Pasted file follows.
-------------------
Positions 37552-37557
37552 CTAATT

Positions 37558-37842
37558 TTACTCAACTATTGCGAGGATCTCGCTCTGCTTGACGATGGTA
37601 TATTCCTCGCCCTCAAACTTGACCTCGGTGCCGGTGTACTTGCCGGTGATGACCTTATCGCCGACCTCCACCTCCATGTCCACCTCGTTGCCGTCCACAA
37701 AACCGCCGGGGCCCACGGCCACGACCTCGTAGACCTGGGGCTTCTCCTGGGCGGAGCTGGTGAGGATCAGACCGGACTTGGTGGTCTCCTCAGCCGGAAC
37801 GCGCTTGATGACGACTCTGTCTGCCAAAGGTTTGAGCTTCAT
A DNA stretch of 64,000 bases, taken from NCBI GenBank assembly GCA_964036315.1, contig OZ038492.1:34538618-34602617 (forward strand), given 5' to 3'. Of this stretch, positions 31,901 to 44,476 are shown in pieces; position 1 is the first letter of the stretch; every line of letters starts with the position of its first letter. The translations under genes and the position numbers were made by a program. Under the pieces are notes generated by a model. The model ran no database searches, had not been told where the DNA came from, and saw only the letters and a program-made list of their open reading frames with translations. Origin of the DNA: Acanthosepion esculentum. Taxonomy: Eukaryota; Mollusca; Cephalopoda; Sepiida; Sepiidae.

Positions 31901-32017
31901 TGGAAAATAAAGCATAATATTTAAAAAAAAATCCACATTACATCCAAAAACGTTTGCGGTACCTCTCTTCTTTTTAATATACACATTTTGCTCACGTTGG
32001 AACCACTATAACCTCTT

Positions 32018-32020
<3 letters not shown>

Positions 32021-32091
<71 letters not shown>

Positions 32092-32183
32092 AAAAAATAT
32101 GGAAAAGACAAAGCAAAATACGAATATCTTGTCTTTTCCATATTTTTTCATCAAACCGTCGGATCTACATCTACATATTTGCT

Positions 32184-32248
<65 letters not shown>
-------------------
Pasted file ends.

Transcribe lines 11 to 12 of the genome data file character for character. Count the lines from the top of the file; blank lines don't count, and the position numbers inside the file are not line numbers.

32001 AACCACTATAACCTCTT

Positions 32018-32020